Some people who attended appeared to find the information very interesting and informative, while others found it to be quite depressing.
“I don’t believe some of it,” said student Michael Polzella. “There are a lot of other natural things on the Earth that contribute to the problem we’re having, besides humans.”
By Patrick Adams
Selden- Car thefts and car break-ins is an unknown and increasing threat to the students of Suffolk County Community College. This problem is going unnoticed because there are no flyers or announcements anywhere on campus that warns the students of potential dangers regarding their cars.
Most college students drive older and rundown cars that can be easily broken into. With the hiring of Baycan Fideli as the schools public safety and fire director crime has still been rising and there is still no announcements or warnings about fire or public safety. However he has implicated a few crime preventing acts since he was hired, and he has goals and ideas on how to fight this ongoing battle with criminals.
Since this year started there has been four confirmed car thefts and since car break-ins is in a different category of crime he was unaware of the number of break-ins. This number of car thefts jumped from the one they had last year that is an increase of 75 percent.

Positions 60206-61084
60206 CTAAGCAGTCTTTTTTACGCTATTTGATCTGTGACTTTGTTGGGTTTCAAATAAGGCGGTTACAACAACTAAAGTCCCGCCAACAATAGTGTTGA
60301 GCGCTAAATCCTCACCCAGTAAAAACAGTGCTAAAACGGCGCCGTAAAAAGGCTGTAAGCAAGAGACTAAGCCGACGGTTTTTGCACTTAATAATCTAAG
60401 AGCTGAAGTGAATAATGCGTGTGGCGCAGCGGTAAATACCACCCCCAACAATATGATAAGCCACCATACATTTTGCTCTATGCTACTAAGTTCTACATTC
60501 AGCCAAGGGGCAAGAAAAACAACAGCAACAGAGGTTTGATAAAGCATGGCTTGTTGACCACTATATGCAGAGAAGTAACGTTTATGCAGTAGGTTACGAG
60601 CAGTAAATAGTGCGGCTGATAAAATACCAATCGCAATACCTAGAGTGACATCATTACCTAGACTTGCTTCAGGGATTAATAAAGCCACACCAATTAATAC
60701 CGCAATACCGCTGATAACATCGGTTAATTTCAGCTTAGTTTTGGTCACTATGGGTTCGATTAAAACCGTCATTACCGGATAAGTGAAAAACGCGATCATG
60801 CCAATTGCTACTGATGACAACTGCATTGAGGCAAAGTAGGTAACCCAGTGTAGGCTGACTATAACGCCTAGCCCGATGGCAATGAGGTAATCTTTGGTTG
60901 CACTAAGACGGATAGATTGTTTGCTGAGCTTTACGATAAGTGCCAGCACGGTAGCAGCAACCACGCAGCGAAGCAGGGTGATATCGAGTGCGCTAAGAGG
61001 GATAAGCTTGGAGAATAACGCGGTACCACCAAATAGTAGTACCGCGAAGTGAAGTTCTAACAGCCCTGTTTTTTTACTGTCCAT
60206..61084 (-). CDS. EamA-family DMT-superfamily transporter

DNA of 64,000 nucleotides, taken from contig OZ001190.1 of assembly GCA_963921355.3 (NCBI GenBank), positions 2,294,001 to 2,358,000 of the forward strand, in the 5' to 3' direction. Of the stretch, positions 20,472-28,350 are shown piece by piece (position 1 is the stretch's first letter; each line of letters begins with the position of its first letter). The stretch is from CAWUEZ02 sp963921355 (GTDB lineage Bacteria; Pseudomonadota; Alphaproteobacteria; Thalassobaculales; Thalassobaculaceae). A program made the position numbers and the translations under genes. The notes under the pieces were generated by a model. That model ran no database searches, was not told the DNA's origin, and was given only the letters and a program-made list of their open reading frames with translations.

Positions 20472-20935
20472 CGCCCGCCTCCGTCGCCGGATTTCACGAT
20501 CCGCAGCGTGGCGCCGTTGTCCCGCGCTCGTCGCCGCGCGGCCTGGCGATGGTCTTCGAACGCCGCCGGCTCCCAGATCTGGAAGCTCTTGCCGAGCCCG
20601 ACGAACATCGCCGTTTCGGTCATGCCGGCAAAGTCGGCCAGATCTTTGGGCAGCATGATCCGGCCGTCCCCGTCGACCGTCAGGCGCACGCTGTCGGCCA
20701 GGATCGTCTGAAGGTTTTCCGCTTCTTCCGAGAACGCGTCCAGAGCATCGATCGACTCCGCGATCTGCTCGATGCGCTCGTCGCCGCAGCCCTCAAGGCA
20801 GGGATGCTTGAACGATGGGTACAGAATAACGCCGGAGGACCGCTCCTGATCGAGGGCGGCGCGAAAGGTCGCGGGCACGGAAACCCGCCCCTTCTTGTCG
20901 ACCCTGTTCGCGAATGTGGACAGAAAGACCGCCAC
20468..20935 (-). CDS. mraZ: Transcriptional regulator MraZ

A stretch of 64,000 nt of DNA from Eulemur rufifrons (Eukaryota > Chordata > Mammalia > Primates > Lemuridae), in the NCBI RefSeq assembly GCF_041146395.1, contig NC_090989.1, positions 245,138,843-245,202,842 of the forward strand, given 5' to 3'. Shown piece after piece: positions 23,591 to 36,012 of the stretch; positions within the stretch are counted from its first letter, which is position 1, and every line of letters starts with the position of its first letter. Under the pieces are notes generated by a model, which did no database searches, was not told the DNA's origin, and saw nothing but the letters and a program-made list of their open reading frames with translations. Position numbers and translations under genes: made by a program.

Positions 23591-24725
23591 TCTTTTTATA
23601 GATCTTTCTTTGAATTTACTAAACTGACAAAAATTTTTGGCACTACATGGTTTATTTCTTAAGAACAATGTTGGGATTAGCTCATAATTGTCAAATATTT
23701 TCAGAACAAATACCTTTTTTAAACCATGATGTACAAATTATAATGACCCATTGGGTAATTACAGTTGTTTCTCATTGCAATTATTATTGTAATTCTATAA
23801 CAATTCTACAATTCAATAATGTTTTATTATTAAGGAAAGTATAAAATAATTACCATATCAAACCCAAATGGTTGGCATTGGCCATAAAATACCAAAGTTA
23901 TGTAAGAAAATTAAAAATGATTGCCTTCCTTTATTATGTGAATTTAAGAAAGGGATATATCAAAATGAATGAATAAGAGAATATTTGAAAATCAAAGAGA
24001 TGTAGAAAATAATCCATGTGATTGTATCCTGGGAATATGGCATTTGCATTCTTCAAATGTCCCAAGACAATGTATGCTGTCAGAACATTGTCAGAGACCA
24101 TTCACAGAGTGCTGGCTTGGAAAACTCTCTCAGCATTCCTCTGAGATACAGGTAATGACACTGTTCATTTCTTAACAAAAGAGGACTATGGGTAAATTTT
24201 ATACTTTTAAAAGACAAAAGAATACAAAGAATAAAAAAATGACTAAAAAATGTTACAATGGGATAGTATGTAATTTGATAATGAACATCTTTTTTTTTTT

All four cars that were stolen were Honda Civics, because older versions of the Honda Civics he said that those cars are easy to steal and most of them do not have low jack or alarms that make it even easier. That doesn’t mean if you don’t drive a Honda that you have nothing to worry about.
The Directors hiring of an unknown number of undercover officers to try and catch and prevent threats to the students is one of the acts Fideli has done since the beginning of the semester. “It’s all about timing.” Fideli stated “these guys are good, all they need is 7-10 seconds to break in to your car.” he believes with the help of his officers and the students this problem can be prevented. If you see something say something is his unofficial slogan for this campaign and asks the students to call 311 if they see anything out of the ordinary anywhere on campus.
“Lock up your car” Fideli said “and don’t have your personal belongings like purses visible so the criminals have a reason to break into your car.” 80 percent of car break-ins are preventable if only the student locks their cars and hiding their valuables. Fideli was explaining.
This effort to stop car thefts is not only being worked on by public safety, the Suffolk County Police Department is also on the job. SCPD is now the lead for this problem, however this is a team effort and the public safety officials are still a major part in making your college experience a safe one.